Sorry for Your Loss
Elizabeth Olsen makes an encore appearance on this list as the star of Sorry for Your Loss (Facebook Watch). In the series, Olsen plays Leigh Shaw, a writer and recently-widowed woman who, along with her family, are struggling to cope with the unexpected death of her husband. One of the interesting aspects of having a show on Facebook Watch is that the social network for this series serves as sort of a default support group. Dozens of Sorry for Your Loss viewers shared their own stories about bereavement. “It ended up being this lovely community, and place, and resource for people to bond, and connect and share,” Olsen told Indiewire.
Showtime’s half-hour dark comedy, The End, centers on the multigenerational family dynamics of Dr. Kate Brennan (Frances O’Connor), an Australian-based specialist in palliative care. The series attempts to tackle hot-button topics surrounding end of life care, such as euthanasia. “A lot of the show is about death and how we look after our loved ones as they die,” says series writer and producer Sam Strauss. “A lot of Americans have just experienced that (during the COVID pandemic). I think our series has a really hopeful heart underneath it and it is really all about family and finding the fun in aging.”
Everything’s Gonna Be Okay
In Everything’s Gonna Be Okay (Freeform/Hulu) two American sisters, Genevieve and Matilda, are thrust into the care of their somewhat juvenile, Australian half-brother, Nicholas, after their father dies of cancer. Nicholas is neurotic and ill-equipped and the show uses his sudden, tenuous guardianship as a launchpad to explore issues about resilience, independence, sexuality and neurodivergence. Writer and creator Josh Thomas, who stars as Nicholas, was diagnosed with autism as an adult, and has been praised for the authenticity that he brings to the show’s autistic character, Matilda. “There’s a balance between not wanting to make autistic people look stupid and not treating that character with kid gloves and letting her be flawed,” Thomas says.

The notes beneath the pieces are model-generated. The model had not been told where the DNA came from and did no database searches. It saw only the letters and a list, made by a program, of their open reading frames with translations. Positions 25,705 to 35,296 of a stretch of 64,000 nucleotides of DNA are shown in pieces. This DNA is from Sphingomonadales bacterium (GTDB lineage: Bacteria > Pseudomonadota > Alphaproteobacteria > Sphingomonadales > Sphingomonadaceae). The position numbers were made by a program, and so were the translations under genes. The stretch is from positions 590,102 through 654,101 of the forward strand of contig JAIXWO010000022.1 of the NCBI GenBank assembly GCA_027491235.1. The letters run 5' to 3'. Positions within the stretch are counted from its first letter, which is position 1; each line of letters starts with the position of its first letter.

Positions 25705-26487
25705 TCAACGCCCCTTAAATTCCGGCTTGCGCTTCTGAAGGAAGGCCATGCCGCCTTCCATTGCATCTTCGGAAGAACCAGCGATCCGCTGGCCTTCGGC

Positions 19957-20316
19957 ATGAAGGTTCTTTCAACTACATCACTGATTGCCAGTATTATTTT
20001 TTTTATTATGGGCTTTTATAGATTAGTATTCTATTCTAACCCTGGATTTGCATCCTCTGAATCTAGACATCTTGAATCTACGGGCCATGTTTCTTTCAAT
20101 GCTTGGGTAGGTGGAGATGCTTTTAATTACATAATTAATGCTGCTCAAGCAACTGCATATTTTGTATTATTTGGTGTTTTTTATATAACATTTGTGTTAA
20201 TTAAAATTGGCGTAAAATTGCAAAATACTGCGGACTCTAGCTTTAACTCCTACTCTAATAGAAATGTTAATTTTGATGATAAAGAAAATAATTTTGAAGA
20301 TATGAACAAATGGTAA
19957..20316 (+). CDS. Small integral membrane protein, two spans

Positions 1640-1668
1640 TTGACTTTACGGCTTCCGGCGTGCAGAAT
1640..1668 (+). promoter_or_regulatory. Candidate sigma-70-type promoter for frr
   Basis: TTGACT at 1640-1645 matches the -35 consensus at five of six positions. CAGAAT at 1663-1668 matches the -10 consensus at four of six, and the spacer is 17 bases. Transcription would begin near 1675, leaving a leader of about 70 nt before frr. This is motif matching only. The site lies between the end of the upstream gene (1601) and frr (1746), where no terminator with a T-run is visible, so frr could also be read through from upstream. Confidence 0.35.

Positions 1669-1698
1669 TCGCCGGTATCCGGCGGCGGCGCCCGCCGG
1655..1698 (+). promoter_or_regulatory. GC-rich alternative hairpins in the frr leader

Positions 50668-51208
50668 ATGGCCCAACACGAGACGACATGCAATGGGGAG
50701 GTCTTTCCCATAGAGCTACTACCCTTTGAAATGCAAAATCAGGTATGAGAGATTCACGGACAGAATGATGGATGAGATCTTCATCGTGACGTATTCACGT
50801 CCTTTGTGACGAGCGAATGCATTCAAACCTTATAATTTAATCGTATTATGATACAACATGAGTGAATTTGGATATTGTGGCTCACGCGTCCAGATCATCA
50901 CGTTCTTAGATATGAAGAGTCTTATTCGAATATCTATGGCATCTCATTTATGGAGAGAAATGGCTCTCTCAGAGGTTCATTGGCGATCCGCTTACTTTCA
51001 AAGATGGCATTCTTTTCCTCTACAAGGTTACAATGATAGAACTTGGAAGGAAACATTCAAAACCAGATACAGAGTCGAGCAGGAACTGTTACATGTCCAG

The Amazon Prime Video comedy, Upload, puts a spin on the cryogenically frozen sci-fi trope. In the show, which has been renewed for a third season, the consciousness of terminally ill or dying patients are uploaded into digital avatars that allow their friends and family to continue interacting with them in virtual environments. Like the similarly-themed The Good Place, which was created by Upload creator Greg Daniels’s frequent collaborator Michael Schur, the series hits the pause button on tackling the delicate issues of grief and mourning, and opts to explore concepts such as the after-life and satirize 21st century consumerism.
Six Feet Under
This list wouldn’t feel complete without a nod to the O.G. of grief-based programming, HBO’s Six Feet Under. Set in a family funeral home, the TV show addresses all kinds of issues surrounding death, sexuality and family dynamics. And series creator Alan Ball (Oscar-winning screenwriter of American Beauty) pretty much set the benchmark on how to successfully weave dark humor into storylines laced with tragedy and grieving. In a 2005 Utne Reader interview, Ball explained how as a young teen, the accidental death of his sister shaped his perspective on funeral homes. “Well, my sister just disappeared. And then all of a sudden, we went to a funeral home and there she was, lying in a box… She didn’t look like her – she did and she didn’t – and it was weird and creepy. The whole experience was muffled, and that stayed with me.”
About the Author
Wes Kilgore is a writer, musician and bon vivant based in the Washington, DC area, and the proud parent of two disturbingly well-adjusted young women and two borderline sociopathic Corgis.